Scholarships

Commencing in 2010, tax-free treatment only will be available in a program of study related to a college diploma, or a Bachelor’s, Master’s or PhD degree; to wit a Post-Doc would not qualify. Tax-free treatment for part-time studies will be limited to the amount of tuition and related program costs.

U.S. Pensioners

Canadian pensioners who spent some of their lives in the U.S. may have retired to Canada and brought home entitlement to U.S. Social Security Benefits. Prior to 1996, only half of this income was taxed in Canada. From 1996 to 2009, 85% was taxable. Commencing in 2010, the taxable portion will drop back down to 50% but only for people who have been collecting that pension prior to 1996.

Stock Option Benefits

Historically, the timing of the assessment of an employment benefit from an exercised stock option has differed between employees of public and private corporations. The former were saddled with bearing the tax on the benefit before the stock had been sold, thus having to come up with the cash from other sources to pay the tax. The private company employee could defer the tax until the stock was actually sold. The Tech Stock run-up in the stock market in 2000 amplified this divergent treatment, and the government of the day responded by giving public company employees a modified deferral opportunity which was more in the spirit of what the private company employees had. The 2010 Budget removes this opportunity effective on Budget Day, returning the law for public company employees to where it was before 2000. Also for them, effective in 2011, tax must be with-held at source on the net stock option benefit at the time of exercise for public company employees. Once again, this creates a potential cash-flow problem for the employee if the stock is not sold.

For employees with deferred options under the “2000 rule” at Budget Day, there is grand-fathering.

For decades, the tax treatment of public company stock options inherently has had a problem for “losers”, i.e. shares which subsequently fell in value between exercise and disposal. The problem was that the net stock option benefit was taxed as employment income while the capital loss may have been useless to the suffering employee if there were no capital gains to offset. Frequent cries for relief have been ignored over the years, until now. The 2010 Budget gives a form of relief for public company employees with deferral elections in place, who face this situation. These folks have until the end of 2014 to dispose of their “losers” and make a special election under these temporary rules.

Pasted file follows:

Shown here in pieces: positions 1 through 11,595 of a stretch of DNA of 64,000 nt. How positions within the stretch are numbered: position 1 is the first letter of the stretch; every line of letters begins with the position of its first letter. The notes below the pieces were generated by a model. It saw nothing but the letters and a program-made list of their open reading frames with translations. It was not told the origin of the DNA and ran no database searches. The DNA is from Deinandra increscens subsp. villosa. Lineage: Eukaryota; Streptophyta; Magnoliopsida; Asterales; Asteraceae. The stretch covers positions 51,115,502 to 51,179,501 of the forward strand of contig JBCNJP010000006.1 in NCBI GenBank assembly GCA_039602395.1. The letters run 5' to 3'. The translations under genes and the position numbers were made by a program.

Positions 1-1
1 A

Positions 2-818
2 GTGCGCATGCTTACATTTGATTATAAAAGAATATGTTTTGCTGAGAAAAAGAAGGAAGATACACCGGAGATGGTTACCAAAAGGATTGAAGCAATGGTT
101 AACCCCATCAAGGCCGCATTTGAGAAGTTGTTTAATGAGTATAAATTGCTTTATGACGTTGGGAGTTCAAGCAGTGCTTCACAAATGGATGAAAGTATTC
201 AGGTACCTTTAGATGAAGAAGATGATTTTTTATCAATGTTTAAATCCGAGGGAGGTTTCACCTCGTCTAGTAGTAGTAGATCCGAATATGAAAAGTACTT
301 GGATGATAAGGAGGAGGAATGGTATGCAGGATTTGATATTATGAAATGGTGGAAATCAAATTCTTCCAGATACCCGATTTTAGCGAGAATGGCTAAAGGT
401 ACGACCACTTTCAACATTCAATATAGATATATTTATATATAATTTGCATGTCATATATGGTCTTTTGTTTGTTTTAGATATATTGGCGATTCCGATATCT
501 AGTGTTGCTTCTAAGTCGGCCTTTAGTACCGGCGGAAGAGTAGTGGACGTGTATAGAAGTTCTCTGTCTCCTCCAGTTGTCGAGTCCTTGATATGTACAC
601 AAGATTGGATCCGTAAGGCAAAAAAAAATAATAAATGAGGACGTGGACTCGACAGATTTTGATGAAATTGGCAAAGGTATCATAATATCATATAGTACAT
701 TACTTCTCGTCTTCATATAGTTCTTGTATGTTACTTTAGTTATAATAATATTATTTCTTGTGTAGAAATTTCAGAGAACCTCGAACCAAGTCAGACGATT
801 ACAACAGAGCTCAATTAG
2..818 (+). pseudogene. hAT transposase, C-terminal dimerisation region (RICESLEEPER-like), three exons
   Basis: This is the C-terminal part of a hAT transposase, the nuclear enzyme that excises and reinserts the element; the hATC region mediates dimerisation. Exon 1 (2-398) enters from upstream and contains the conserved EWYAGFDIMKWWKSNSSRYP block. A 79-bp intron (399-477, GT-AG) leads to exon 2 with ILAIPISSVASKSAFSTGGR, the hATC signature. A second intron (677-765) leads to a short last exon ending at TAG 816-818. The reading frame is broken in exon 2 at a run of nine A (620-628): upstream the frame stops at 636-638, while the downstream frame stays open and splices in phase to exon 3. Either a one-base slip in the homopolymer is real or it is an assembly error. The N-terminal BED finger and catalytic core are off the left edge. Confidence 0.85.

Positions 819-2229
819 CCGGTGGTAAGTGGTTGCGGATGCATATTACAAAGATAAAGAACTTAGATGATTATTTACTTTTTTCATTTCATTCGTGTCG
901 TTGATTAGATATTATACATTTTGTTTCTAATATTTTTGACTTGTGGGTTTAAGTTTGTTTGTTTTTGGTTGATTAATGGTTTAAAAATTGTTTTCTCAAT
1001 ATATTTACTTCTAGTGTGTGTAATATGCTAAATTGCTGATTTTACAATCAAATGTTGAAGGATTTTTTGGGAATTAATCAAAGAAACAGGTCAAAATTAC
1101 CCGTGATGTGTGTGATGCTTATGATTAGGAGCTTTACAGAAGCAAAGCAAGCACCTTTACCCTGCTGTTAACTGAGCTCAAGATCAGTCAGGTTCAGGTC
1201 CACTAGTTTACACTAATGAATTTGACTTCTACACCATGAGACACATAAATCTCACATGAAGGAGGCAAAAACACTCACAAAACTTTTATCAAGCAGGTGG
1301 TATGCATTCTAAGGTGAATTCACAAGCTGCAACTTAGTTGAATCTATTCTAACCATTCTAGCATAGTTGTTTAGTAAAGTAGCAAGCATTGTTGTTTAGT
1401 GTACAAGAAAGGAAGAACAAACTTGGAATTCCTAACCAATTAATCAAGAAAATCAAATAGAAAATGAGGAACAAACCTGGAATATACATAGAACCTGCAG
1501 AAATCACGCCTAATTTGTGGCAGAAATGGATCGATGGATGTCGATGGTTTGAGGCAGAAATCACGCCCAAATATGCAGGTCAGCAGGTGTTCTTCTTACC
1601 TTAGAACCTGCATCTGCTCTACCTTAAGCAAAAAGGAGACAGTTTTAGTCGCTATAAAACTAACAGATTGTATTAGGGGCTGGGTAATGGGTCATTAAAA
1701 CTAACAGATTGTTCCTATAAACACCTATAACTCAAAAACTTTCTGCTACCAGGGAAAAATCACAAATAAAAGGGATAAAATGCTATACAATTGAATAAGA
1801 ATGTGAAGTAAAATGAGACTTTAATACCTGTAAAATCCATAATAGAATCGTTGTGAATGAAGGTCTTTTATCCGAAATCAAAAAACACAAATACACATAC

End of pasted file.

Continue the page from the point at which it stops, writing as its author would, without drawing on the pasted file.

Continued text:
Under the election:

  • The employee pays a special tax in the amount of the sale proceeds
  • The deferred employment income inclusion will be nil
  • The capital gain or loss will be calculated on a “count-the-cash” basis, i.e. measuring the cash proceeds vis-à-vis the exercise cost (technically [proceeds minus FMV at exercise] divided by 2, minus one half of the employment benefit)

The 2010 Budget extended its tentacles further into this area by also addressing stock appreciation rights (“SARs”). These plans allow an employee to surrender a stock option rather than exercise it, and to receive in cash the difference between the fair market value and the exercise price. The employer is permitted to deduct the cash payout as employment expense, and the employee may deduct one half of the cash received, if qualified, under the Div C stock option deduction.

The 2010 Budget takes offence of the ‘double-dip” enjoyed by the employee and employer and introduces rules that cause one of those parties to lose their half of the benefit extant. Either the employee is denied access to the Div C stock option deduction, or the employer is denied the employment expense. The form of the law change is that, for the employee to enjoy the Div C deduction, the employer must elect that it will not claim the expense. Note that these changes are not directed at SARs where the employee actually exercises the acquisition of the stock.

Single Parents

The Universal Child Care Benefit is a taxable social welfare payment that must be reported by the lower income spouse of a couple. Obviously, a single parent does not have this option. In an unusual move to counter this unfairness, commencing in 2010, a single parent may attribute this income to the child, or any one of the children for whom the UCCB is paid. It remains to be seen whether these children under age 6 will now be filing tax returns!

Where separated parents share joint custody of a child, the system extant permitted them each to have access to the Universal Child Care Benefit, the Child Tax Benefit and any related GST credits. However, CRA required that the parents take turns through the year receiving the entire amount of any particular payment. Commencing in July 2011, the system will change such that each can share each payment throughout the year.

Medical

The 2010 Budget provided some insight that “the medical expense tax credit provides tax recognition for ‘above-average’ medical and disability-related expenses”! Furthermore, “… it is not generally intended (where there exists) …. a substantial element of personal consumption and choice”. It would seem that many tax breaks could be eliminated if they were exposed to the same test! In any event, this means that appearance-enhancement costs including, for instance, liposuction, hair replacement and teeth whitening are no longer claimable as of Budget Day 2010.

Corporate E-Filing

Commencing in 2010, efiling of tax returns will be mandatory for corporations with gross revenue in excess of $1M, with a few specific exceptions. Significant penalties for non-compliance will commence in 2011 and beyond, starting at $250 and increasing over time to $1,000. The year 2010 appears to be a grace transitional year.

Article published: Aug 2010